A parent of a hybrid student learning remotely and in-person shared frustrations about schedule disruptions: The child’s remote teacher changed three times and sometimes about 60 children were in remote classes.
“My child is depressed and has regressed tremendously,” that parent wrote.
The trio at Special Support Services turned the survey results into 12 recommendations that addressed the prolonged effects of remote learning and lack of services. Among the recommendations for the city: provide detailed guidance for how paraprofessionals can support students during remote learning.
The top recommendation was to prioritize five days of in-school instruction to high needs students with disabilities. (The city has said it prioritized students with disabilities, but many schools still haven’t been able to provide five days a week instruction because of social distancing.)
Brooklyn parent Dawn Babbush was among those who took the group’s survey after seeing it posted on social media. “It’s really important for parents, especially parents of kids who are the most vulnerable and marginalized, to have information to give context to their experience,” Babbush said. “Nobody from the DOE was asking me ‘what’s going on?’”
Babbush, a single parent of two, said there were times she wanted to stop attending public meetings and voicing her concerns because it led to nothing. But the survey results assured her and other parents they were not the only ones experiencing a problem, and it helped target their advocacy.
The group acknowledged the survey’s limitations. Because social media and neighborhood-based listservs were the primary forms of distribution, parents without reliable internet access may not have been able to respond. Overall, Bronx parents were underrepresented in the survey’s results.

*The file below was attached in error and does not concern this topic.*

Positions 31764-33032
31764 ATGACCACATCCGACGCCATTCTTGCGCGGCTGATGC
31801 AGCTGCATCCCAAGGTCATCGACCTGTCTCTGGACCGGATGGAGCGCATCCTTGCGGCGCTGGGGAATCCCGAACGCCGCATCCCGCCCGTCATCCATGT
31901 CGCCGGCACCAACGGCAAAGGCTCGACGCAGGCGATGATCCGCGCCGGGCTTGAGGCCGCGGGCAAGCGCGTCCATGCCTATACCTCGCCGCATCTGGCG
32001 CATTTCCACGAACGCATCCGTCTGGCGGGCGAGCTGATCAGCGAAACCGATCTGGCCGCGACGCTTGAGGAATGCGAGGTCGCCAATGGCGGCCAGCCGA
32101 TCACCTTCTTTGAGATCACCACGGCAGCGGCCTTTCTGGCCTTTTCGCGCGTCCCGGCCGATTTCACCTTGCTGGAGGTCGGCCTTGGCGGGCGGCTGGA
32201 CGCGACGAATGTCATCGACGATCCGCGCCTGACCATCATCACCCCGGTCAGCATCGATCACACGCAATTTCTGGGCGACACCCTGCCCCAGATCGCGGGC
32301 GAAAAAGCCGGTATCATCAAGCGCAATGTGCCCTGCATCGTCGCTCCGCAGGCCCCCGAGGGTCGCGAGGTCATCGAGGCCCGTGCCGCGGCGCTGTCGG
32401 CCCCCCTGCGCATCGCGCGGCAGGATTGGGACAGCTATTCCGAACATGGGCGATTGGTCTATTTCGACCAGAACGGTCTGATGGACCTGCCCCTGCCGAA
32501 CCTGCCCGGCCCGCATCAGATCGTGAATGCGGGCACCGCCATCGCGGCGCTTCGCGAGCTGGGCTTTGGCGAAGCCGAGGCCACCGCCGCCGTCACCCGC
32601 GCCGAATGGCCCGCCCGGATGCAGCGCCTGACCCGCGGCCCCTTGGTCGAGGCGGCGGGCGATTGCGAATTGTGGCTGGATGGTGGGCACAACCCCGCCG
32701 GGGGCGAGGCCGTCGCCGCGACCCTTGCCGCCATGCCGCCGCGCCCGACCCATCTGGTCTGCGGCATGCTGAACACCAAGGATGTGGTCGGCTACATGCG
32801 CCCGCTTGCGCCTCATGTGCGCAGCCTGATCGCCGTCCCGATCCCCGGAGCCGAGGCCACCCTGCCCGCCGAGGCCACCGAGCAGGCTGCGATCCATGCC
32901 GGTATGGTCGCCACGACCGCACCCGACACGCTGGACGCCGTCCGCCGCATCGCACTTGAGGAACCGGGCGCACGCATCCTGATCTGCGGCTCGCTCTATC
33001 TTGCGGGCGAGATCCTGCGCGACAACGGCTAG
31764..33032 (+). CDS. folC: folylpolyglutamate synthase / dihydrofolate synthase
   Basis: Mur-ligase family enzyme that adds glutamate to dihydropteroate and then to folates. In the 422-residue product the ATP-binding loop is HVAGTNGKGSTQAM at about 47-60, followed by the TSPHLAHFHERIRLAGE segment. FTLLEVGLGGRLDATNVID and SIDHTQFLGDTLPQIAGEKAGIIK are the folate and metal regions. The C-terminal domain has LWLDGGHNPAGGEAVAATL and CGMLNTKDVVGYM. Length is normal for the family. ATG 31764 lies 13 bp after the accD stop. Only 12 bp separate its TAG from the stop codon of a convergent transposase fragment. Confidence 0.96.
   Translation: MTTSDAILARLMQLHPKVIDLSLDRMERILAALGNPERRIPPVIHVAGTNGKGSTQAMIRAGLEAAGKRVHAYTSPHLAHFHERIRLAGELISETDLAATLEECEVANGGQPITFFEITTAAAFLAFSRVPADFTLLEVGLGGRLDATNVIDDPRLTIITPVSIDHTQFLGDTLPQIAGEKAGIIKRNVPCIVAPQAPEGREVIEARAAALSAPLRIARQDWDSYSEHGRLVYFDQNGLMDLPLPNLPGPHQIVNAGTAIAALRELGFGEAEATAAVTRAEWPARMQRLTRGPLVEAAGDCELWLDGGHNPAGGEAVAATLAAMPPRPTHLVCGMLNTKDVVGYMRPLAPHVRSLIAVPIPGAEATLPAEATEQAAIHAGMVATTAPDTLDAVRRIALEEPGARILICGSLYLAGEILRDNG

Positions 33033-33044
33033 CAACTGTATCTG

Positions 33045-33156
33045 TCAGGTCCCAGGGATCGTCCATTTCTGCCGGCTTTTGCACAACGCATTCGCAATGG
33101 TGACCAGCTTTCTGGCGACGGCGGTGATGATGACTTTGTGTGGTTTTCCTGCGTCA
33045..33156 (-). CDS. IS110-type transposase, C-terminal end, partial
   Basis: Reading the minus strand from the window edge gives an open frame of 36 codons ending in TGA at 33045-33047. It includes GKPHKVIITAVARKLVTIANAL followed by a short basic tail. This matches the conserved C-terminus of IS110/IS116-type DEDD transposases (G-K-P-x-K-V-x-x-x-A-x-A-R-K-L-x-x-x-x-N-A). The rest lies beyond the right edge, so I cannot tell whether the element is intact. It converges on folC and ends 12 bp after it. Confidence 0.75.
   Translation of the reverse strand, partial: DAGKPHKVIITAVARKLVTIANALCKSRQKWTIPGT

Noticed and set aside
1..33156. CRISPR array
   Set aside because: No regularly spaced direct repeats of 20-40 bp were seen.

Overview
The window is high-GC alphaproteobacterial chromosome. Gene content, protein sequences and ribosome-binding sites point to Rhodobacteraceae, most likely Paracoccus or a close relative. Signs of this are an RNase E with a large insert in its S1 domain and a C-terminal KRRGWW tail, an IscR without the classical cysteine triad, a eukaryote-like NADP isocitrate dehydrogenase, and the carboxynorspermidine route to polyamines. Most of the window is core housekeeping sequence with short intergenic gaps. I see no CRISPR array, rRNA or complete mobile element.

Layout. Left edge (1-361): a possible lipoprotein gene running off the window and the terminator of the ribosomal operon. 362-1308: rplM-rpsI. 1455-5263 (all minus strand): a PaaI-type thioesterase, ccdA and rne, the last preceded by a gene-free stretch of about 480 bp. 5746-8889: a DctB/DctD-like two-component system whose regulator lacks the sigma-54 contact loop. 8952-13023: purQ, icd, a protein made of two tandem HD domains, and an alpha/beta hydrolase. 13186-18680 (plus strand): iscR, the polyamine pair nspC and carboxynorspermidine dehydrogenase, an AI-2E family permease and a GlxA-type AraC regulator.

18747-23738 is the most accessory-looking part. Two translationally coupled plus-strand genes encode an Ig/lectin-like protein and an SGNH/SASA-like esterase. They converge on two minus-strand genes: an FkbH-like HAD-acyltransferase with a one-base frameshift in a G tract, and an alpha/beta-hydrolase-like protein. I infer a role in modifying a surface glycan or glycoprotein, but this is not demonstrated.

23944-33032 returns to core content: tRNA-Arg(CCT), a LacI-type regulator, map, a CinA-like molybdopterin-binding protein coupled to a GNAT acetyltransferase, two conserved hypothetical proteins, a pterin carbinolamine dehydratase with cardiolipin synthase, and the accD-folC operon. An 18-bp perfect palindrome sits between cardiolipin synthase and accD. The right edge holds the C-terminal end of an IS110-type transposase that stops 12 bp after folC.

Still, Special Support Services hopes to expand the conversation among the parents, creating a bilingual English-Spanish Facebook group named Protect NYC Special Education. The group now has almost 500 members and has become a meeting place for parents to brainstorm, share victories and vent.
“This is the first time I’ve seen the collective community across all five boroughs talking in one digital space,” said Choi.
DOE Follows Suit — Sort Of
In January, the DOE launched its own school experience survey to gather feedback about the fall semester to help school administrators and the DOE plan for the rest of the school year, according to the department’s website.
The survey consisted of 33 multiple-choice questions, and in contrast to the parent-created survey, it did not provide space for families to write about their concerns or suggestions for improvements. The DOE also sent the questionnaire to students and teachers.
But advocates for students with disabilities said the survey fell short. Without space for specific feedback, it’s unclear how it would help schools plan for the rest of the year, they added.
Schools were expected to review the results and share them with their communities, education department officials said.
Months later, families have not seen any results from the survey, according to parents with school leadership roles.
Education department officials said they have strived to be transparent, pointing to a February report on this year’s students with disabilities. Such data for the current year is typically not released until the fall of the following year.